Oak paneling. Leather chairs. Sweet pipe smoke intermingled with the richness of men's cologne. The sound of raspy voices sharing stories and the occasional deep-voiced laugh. Somewhere in my mind, there is a memory of a place like this. A place my dad used to go when I was a child and I used to love to follow. A place whose very walls could tell stories of danger, and romance, and heroism. It's a place where you could breathe in the very essence of masculinity and camaraderie. I felt small (in a good way). I felt safe. I felt brave.
When we were courting, I used to feel that same way with my husband. Everything he did was amazing, and there was nothing he couldn't do. But too often I've allowed life to suck the wonder out of our relationship. What happened? Where did the danger, and romance, and heroism go?
It is still there, but I have failed to see it. I have forgotten how to see the knight in shining armor, and only see the knight who leaves his armor on the floor and forgets to clean up after his horse. I have become efficient at making sure his laundry is done and his dinner is made, but I have forgotten how to simply enjoy his stories and his masculinity. I have in essence become his mother and forgotten how to be his bride. I have stopped having fun. I have stopped cheering for him. I have left the wonder of the oak room for the safety of domesticity. And I find myself not only tired and lonely but utterly bored.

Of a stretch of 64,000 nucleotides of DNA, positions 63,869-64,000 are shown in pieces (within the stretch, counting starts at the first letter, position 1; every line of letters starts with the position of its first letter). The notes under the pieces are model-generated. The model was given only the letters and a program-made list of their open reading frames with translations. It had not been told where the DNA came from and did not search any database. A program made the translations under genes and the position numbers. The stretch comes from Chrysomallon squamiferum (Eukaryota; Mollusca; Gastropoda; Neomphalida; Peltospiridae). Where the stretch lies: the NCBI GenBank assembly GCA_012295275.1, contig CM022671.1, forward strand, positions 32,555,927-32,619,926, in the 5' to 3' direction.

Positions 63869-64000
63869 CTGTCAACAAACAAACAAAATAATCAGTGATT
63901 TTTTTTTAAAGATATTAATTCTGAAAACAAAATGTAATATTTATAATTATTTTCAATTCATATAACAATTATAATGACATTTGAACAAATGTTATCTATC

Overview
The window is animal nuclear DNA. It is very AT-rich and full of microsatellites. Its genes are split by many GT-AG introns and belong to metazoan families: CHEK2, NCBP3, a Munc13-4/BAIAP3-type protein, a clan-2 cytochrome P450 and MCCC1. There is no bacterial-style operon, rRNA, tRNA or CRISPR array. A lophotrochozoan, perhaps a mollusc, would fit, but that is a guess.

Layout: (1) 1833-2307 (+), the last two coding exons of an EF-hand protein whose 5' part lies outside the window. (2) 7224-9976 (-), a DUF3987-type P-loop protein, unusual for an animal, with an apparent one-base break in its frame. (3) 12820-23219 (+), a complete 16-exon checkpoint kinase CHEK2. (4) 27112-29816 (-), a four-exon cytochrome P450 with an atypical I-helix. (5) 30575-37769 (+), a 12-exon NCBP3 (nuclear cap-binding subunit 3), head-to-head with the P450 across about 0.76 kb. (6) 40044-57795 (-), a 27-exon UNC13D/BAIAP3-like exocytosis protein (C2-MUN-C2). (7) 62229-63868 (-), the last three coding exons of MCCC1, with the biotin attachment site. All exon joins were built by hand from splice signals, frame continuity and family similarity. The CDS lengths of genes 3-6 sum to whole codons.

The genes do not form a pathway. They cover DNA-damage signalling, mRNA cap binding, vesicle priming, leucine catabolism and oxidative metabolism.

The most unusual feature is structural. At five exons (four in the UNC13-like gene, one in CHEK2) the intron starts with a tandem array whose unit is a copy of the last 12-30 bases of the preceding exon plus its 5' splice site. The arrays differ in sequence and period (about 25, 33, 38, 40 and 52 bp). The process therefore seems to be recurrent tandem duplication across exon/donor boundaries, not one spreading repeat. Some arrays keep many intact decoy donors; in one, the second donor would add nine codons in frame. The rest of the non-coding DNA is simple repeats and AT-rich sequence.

There is a beautiful chapter in John Eldredge's Wild at Heart that has stuck with me years after reading it. He explains that Adam was made outside the garden, in the rawness and uncertainty of the wilderness. (Eve was made inside the Garden, and some part of her still longs for stability and beauty and order.) Adam will always be wilder and more unpredictable. He was made as a warrior to protect. It is his masculinity that keeps Eve safe and stirs her to bravery as well! It was those old stories shared in that room that inspired me to want to do great things. It was my husband's spontaneous nature and risk-taking personality that attracted me to him in the first place.
I'm relearning how to be the woman my husband fell in love with. I'm relearning to be more carefree and spontaneous. (So buying a rifle and some ammo isn't my idea of being careful with our money, but you know what? It makes my husband happy when we go out back for some target practice.) Not everything he does can be considered safe, at least not by most women's standards, but it's thrilling and daring and blood-pumping. It makes me wish I too could climb that or jump that or shoot that. It makes me want to be strong and courageous. It makes me want to be brave.